But Shah is bound still by the policy, and the threat of RSS chief Mohan Bhagwat. Bhagwat, who is now as visible as Narendra Modi and Shah, has said the cadres would not be satisfied with anything less than a temple at the exact spot of the Mosque. He has in recent days kept up an almost continuous chant that the government bring forth a law through an ordinance if required to construct the temple. The chant has been picked up by most the BJP members of parliament and in the states.
Shah has been forced to repeat it, telling a meeting of party leaders this week that steps will be taken to clear the decks for launching construction of the temple before the polls. BJP National Executive member Perala Sekharjee told the press in Hyderabad, “Shah had said clearly that considering the developments, I believe that construction of Ram temple will begin before the coming general elections."
The argument by the Congress and others that the verdict would affect the Lok Sabha elections was rejected by the Supreme Court. But it does not seem inclined to oblige the ruling party on this issue, even if dilutes its decision on the Sabarimala by modifying its order to make it less offensive to the family that controls access to the temple.
Shah, like Bhagwat, does not really care for such niceties as the Constitution and courts of law. He is among few heads of political parties who have been on jail on criminal charges, and got released through decisions which are still questioned by human rights activists. He knows that courts, at least up to the high court level, can and often be “persuaded.”
It was left to Brinda karat of the CPM to call a spade a bloody shovel. "Amit Shah's speech in Kerala using, typical of his style, the language of a school bully, should be seen as a direct assault on the Supreme Court of India. He said that courts should not give orders which cannot be implemented. Although he was speaking on the Sabarimala judgement reversing the ban on women's entry into the temple, what he said has wider implications. For example, this week the court is to hear a petition concerning the Ayodhya issue. Is this an "advance" ominous warning to the apex court: do as we want or face the consequences of your orders being flouted? Following his party chief, Adityanath, the Uttar Pradesh Chief Minister, has already commented that if the court can rule on Sabarimala, it can also for Ayodhya. The link is clear enough.”
It is good to go back to 1992 and remember another dialogue between the Supreme Court of India and the Chief Minister of Uttar Pradesh. The congress was in power at the Centre. PV Narasimha Rao was the prime minister with the Central security forces and the army at his command. The hordes of the Sangh Parivar were marching towards the Babri masjid from across the country.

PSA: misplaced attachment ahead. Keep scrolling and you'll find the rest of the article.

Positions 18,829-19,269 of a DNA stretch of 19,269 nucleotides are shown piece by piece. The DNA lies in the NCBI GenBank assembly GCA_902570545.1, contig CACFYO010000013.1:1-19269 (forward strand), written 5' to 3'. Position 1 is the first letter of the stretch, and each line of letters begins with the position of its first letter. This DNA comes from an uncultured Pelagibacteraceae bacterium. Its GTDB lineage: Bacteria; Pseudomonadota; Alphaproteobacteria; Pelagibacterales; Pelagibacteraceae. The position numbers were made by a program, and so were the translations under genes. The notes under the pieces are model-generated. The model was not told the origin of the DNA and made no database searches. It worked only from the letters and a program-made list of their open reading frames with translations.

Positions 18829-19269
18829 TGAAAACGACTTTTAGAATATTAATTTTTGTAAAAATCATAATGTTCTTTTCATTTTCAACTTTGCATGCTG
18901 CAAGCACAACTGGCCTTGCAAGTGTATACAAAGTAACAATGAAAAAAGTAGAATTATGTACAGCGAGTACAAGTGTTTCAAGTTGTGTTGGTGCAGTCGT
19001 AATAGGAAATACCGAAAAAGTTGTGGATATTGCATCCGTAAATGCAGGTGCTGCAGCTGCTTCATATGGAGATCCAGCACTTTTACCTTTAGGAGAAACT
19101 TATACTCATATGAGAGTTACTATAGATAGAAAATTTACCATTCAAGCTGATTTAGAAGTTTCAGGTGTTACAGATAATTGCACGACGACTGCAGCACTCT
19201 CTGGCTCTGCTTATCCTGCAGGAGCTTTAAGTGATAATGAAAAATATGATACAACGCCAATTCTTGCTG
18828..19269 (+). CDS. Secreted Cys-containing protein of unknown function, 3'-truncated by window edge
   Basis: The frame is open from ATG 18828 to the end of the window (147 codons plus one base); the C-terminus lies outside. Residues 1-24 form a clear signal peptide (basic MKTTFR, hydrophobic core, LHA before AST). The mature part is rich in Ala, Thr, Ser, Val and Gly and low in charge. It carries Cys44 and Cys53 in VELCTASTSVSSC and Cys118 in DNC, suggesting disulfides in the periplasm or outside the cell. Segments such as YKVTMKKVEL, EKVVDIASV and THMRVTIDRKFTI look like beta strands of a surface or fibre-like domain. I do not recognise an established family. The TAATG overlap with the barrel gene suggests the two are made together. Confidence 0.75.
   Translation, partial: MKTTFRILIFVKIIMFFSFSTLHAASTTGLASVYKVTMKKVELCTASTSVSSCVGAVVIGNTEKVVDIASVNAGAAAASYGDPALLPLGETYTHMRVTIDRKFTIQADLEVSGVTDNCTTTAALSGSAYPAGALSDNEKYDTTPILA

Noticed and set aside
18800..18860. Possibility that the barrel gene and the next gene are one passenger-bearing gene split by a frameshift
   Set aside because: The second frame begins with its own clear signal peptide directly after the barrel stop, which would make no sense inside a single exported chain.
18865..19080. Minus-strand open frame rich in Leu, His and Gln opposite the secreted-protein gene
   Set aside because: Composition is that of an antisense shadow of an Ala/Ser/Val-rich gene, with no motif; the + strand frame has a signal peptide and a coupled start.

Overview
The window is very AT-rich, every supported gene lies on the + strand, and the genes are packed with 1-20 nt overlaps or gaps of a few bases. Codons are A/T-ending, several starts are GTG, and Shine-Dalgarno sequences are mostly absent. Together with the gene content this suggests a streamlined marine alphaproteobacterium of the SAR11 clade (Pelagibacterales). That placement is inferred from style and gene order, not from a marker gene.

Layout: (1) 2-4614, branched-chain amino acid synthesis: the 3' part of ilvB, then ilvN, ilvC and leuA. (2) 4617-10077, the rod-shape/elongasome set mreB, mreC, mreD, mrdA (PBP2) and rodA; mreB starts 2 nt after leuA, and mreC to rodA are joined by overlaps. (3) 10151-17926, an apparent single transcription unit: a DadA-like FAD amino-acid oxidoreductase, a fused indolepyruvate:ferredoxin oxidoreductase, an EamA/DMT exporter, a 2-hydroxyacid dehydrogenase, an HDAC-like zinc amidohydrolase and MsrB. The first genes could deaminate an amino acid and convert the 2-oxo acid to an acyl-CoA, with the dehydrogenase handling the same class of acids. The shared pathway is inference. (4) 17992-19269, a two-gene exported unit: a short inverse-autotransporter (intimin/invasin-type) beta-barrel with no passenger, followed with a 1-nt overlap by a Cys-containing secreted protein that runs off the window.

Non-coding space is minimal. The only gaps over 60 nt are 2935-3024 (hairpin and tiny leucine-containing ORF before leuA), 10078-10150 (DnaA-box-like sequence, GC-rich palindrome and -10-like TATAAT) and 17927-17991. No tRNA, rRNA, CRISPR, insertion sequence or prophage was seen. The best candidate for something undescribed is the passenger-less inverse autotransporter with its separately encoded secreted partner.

The Supreme Court asked then UP Chief Minister, Kalyan Singh, to ensure the safety of the mosque. Kalyan Singh gave his solemn word he would do so. To the top leaders’ encouraging commands of Ëk Dhaka aur Do, Heave-ho as it would in the language of English miners, the Sangh commandos demolished the massive structure which had withstood quake and rain for centuries. Kalyan Singh went on to become Governor, his son a legislator. The Supreme Court wrung its collective hands. The Prime minister of the day chose not to wake up from his siesta. The police watched helplessly. The army waited for orders that never came.
The Sangh has no written Constitution. It does not know how to obey the statutes. It has no respect for the Indian Penal Code. Its leadership gives commands. Its cadres follow those commands, howsoever against the law of the land they may be.
Rakesh Sinha is doing us a favour by going through the motions of a Bill in parliament, howsoever flimsy that procedure may be.
Shah does not believe in such niceties.
Neither, of course, does Mohan Bhagwat. He has more than once hinted that the RSS loves the BJP, but is its battalions of cadres in the states can help anyone. They have done so in the past, often. The rumour mill speaks of Nitin Gadkari as the Sangh’s secret weapon in 2019. With unemployment rife, rural economy in shambles with the ban on sale of cattle the last straw, the rupee in free fall and the stock market in palpitations, Shah has reason to be worried about his patron, mentor and friend Narendra Modi.(Published on 05th November 2018, Volume XXX, Issue 45)